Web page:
Progarchives, the progressive rock ultimate discography
Porcupine Tree - In Absentia CD (album) cover


Porcupine Tree


Heavy Prog

4.24 | 2390 ratings

From, the ultimate progressive rock music website

Prog Reviewer
4 stars 4 stars

Well I've had this album for quite a while, and unlike most people, this one actually had to grow on me. It seems this is PT's more 'accessible' albums, or at least, its a fan favorite because it's got some of their best and catchiest songs. Now, although for months I thought that only the first half of the album was worth a listen, ive recently come to the point that i can enjoy the album in its entirety. Also rather recently ive learned that this is actually a concept album as well (a boy grows up to become a sick serial killer), although its really hard to figure that out and I had to be told this. As for the music others have explained it rather well.

The best tracks by far are Blackest Eyes (probably one of the most easily recognizable, and loved, PT songs), Trains (with its beautiful acoustic guitar leading into a beautiful wall of sound), and Sound of Muzak (with its cool, albiet odd, time signature and drum beats.) These are essential, hear these three, and you will have a pretty good idea of what PT is all about. If you are a PT fan, you have to own these songs, buy em on iTunes if you have to. However, due to the lack of cohesion between songs, being and overly long (needed some fat trimmed!) this will fall into the...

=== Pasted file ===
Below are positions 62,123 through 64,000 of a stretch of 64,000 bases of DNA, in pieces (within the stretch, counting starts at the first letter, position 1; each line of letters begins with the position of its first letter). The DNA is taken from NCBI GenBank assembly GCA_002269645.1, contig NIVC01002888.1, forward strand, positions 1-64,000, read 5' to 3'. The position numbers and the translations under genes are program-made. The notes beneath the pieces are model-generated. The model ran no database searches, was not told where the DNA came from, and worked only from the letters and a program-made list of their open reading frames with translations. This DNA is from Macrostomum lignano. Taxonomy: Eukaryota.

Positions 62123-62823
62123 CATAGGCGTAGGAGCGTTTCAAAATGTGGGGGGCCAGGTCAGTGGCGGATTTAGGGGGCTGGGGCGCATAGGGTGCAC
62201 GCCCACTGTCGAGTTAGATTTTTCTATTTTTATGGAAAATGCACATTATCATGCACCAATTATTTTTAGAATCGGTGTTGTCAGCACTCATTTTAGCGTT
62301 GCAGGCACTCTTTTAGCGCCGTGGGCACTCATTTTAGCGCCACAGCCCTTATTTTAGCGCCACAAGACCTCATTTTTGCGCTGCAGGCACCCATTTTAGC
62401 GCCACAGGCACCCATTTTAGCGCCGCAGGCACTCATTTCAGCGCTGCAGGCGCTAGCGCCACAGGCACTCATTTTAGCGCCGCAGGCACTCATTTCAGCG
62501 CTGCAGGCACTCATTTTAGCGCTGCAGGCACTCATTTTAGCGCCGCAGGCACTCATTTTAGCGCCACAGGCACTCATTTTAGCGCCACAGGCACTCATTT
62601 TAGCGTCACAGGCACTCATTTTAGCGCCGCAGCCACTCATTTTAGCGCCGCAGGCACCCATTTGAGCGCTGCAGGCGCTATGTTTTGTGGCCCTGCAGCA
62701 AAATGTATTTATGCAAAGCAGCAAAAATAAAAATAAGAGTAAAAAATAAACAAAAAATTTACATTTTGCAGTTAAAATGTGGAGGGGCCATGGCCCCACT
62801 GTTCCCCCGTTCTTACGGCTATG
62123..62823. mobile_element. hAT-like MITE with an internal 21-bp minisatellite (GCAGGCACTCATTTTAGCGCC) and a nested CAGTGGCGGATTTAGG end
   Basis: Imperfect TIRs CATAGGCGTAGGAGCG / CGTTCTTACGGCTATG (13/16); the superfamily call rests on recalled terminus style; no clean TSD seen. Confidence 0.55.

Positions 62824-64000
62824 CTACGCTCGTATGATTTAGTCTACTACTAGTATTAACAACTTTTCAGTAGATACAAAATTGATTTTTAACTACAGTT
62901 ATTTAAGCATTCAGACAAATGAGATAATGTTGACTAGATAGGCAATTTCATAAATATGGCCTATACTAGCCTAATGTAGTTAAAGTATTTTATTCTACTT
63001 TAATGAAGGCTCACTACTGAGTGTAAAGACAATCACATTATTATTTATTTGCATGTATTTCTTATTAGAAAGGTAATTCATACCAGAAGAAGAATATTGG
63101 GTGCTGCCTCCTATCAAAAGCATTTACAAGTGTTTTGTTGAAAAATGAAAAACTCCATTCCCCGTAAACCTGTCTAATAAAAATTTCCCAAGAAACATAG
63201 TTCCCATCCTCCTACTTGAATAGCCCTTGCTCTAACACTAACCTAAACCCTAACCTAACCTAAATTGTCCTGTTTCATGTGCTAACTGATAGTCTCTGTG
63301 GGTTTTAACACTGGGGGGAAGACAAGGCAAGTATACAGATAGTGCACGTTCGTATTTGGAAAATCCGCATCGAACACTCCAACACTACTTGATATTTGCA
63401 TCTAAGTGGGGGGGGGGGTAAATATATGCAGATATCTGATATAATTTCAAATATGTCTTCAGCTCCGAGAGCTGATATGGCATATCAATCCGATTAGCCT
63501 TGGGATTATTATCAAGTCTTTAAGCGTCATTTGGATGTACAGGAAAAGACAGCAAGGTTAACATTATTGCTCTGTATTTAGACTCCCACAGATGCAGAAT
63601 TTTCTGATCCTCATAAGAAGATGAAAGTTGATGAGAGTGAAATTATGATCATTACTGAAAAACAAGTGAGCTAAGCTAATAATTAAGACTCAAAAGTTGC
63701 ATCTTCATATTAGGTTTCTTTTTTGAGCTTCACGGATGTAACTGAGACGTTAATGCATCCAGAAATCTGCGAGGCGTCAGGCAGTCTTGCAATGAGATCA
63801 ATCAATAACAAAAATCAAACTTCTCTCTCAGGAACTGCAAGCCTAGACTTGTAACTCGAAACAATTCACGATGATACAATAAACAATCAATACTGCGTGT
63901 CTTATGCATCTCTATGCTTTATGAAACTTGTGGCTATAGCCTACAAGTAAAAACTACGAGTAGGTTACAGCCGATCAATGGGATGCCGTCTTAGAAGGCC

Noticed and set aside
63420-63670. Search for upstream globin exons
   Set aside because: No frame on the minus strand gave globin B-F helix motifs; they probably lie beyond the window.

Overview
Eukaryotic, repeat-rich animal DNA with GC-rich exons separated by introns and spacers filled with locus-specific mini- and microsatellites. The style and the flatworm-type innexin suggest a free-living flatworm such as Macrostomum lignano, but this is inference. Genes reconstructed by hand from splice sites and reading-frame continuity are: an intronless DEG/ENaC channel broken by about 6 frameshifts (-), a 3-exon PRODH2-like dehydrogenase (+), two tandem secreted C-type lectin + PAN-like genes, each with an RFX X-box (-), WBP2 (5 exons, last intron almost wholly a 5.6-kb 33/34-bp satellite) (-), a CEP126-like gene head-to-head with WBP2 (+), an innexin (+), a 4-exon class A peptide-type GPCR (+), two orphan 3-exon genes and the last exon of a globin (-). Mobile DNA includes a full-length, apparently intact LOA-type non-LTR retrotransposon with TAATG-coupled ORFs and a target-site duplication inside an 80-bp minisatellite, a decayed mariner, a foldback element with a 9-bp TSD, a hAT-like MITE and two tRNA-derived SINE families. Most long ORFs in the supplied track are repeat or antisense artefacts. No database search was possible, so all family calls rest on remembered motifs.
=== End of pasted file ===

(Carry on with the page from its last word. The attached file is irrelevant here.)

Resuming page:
4 stars.. category for me.

SoundsofSeasons | 4/5 |


As a registered member (register here if not), you can post rating/reviews (& edit later), comments reviews and submit new albums.

You are not logged, please complete authentication before continuing (use forum credentials).

Forum user
Forum password

Share this PORCUPINE TREE review

Social review comments () BETA

Review related links

Copyright Prog Archives, All rights reserved. | Legal Notice | Privacy Policy | Advertise | RSS + syndications

Other sites in the MAC network: — jazz music reviews and archives | — metal music reviews and archives